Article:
As the coronavirus crisis intensifies, doctors and nurses must keep going to work to save lives. Hospital cleaning staff must keep going to work to keep hospitals clean. Sanitation workers, postal workers, and grocery store workers must go to work as well.
For these essential workers to get to work in much of the country, buses and subways need to keep running.
That means transit workers are also essential workers. And like all other essential workers, they need protective equipment to do their jobs safely.
It’s not only the workers. Transit systems must operate safely for their riders as well. That means that buses and trains have to run frequently enough to ensure that passengers can practice social distancing, even as fare revenues go down with decreased ridership. In many places, the buses are running for free to minimize close contact between drivers and passengers at the farebox, adding to the revenue shortfall.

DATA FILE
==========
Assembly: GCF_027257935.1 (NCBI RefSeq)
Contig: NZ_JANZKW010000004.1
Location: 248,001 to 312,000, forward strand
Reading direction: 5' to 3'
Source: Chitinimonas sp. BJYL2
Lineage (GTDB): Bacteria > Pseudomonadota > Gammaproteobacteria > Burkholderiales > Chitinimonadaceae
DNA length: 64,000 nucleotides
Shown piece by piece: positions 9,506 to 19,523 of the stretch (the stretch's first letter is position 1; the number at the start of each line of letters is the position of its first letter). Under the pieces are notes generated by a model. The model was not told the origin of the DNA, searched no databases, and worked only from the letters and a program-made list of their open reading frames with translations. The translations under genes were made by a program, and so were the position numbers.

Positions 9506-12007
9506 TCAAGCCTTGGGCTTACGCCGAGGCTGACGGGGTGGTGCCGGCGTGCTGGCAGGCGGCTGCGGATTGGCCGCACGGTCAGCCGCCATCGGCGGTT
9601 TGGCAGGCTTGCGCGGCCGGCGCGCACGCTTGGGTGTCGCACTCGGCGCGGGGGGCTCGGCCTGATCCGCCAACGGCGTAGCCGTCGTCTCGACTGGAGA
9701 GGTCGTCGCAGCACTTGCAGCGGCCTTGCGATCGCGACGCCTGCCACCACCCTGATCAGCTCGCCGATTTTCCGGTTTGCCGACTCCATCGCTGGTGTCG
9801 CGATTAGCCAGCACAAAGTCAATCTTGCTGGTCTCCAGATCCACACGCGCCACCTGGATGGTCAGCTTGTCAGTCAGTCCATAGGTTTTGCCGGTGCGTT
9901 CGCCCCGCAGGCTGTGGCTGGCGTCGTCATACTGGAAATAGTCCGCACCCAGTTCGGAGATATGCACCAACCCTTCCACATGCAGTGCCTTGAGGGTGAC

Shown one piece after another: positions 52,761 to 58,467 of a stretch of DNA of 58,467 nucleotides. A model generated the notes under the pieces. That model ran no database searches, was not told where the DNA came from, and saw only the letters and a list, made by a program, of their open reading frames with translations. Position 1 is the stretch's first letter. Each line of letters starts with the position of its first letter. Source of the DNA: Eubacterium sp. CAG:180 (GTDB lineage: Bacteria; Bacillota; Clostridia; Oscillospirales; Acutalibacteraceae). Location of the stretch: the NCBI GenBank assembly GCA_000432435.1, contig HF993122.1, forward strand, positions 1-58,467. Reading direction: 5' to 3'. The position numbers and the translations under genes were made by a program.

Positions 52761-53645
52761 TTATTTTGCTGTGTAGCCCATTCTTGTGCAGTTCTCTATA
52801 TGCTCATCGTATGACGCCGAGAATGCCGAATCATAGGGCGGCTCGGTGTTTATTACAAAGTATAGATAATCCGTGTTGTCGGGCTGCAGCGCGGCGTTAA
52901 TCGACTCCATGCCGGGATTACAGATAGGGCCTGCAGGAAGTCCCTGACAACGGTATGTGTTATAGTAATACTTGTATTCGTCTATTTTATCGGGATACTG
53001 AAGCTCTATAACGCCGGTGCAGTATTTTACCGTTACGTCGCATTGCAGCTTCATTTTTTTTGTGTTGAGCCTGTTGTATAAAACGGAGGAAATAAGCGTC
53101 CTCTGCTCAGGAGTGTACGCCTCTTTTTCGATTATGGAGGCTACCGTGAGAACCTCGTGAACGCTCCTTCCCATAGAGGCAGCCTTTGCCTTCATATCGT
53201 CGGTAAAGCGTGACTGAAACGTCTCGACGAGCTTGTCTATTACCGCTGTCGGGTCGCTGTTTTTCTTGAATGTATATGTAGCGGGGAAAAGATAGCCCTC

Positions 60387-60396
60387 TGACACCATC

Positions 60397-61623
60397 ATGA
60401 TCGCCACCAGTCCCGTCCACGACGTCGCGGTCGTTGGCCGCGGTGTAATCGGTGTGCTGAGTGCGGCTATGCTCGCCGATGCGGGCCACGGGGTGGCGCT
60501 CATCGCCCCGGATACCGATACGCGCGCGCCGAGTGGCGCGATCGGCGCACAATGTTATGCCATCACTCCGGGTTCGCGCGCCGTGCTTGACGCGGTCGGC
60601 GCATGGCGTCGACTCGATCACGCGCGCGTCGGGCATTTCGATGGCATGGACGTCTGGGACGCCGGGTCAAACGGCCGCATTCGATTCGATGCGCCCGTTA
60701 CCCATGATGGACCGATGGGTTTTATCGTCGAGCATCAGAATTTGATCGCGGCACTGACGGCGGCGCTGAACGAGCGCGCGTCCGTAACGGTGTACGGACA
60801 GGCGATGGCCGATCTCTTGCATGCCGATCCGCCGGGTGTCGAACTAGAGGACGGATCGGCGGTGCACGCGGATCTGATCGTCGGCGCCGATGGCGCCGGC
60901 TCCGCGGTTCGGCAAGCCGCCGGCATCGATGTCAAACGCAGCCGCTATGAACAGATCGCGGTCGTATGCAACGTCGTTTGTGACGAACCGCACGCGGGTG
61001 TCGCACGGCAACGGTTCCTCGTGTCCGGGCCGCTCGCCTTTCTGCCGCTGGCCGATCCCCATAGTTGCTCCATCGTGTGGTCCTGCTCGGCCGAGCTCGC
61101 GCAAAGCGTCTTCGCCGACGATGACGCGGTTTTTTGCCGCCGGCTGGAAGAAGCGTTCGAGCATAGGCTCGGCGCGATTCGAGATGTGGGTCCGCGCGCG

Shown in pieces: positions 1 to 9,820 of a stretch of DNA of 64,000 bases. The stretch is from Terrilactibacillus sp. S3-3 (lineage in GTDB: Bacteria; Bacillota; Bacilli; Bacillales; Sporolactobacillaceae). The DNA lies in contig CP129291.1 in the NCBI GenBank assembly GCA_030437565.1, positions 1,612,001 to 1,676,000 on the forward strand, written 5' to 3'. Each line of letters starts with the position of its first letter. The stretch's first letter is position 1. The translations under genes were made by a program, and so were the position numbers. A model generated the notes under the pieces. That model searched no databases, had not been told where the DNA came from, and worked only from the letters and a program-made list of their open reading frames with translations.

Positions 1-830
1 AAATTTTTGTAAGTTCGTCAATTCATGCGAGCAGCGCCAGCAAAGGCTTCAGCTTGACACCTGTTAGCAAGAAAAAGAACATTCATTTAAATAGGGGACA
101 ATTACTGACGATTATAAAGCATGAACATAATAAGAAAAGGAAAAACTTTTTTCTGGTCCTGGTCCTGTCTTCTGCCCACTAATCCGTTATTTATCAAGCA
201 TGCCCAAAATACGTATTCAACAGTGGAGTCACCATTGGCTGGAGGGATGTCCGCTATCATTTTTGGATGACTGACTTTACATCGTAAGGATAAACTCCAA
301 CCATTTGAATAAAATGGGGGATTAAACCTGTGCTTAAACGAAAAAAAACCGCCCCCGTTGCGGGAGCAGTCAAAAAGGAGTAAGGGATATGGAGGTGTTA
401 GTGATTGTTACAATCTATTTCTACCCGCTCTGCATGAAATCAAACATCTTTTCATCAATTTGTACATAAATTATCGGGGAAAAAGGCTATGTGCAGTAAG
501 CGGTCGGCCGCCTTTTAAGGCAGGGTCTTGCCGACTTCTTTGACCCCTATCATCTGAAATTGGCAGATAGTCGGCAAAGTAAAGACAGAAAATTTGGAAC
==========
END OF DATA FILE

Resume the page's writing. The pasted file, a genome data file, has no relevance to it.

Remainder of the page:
Public safety during the pandemic also requires that transit agencies routinely clean and disinfect handrails, benches, seats, and other frequently touched surfaces. And transit agencies must keep providing paratransit services for seniors, people with disabilities, and dialysis patients who depend on these services for essential trips such as medical appointments.
Doing all of this with less fare revenue is immensely challenging. The federal government needs to step in to provide needed assistance to keep transit systems operating safely through the pandemic.
The $25 billion allocated to transit in the last round of stimulus funding was a beginning, but not nearly enough. That’s why the IPS Climate Policy Program has joined over 70 other organizations to sign on to this letter asking Congress for more federal funding for transit.
“Public transit provides a lifeline to communities in crisis,” the letter says. “Much as water, electricity, sanitation, and food distribution services are essential to maintain during the pandemic, we must keep buses, subways, and other forms of transit running safely.”